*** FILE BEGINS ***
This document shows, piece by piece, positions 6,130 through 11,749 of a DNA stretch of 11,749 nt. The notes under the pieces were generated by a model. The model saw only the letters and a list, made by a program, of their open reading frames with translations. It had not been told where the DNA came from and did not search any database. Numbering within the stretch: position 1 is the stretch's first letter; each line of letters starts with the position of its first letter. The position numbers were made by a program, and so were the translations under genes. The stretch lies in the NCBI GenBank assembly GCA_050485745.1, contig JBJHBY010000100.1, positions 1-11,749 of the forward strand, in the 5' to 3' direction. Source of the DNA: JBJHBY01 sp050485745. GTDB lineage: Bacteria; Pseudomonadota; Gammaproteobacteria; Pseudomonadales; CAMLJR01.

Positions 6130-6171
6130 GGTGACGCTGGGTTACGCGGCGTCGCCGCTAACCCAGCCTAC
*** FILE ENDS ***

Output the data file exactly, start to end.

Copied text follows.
This document shows, piece by piece, positions 6,130 through 11,749 of a DNA stretch of 11,749 nt. The notes under the pieces were generated by a model. The model saw only the letters and a list, made by a program, of their open reading frames with translations. It had not been told where the DNA came from and did not search any database. Numbering within the stretch: position 1 is the stretch's first letter; each line of letters starts with the position of its first letter. The position numbers were made by a program, and so were the translations under genes. The stretch lies in the NCBI GenBank assembly GCA_050485745.1, contig JBJHBY010000100.1, positions 1-11,749 of the forward strand, in the 5' to 3' direction. Source of the DNA: JBJHBY01 sp050485745. GTDB lineage: Bacteria; Pseudomonadota; Gammaproteobacteria; Pseudomonadales; CAMLJR01.

Positions 6130-6171
6130 GGTGACGCTGGGTTACGCGGCGTCGCCGCTAACCCAGCCTAC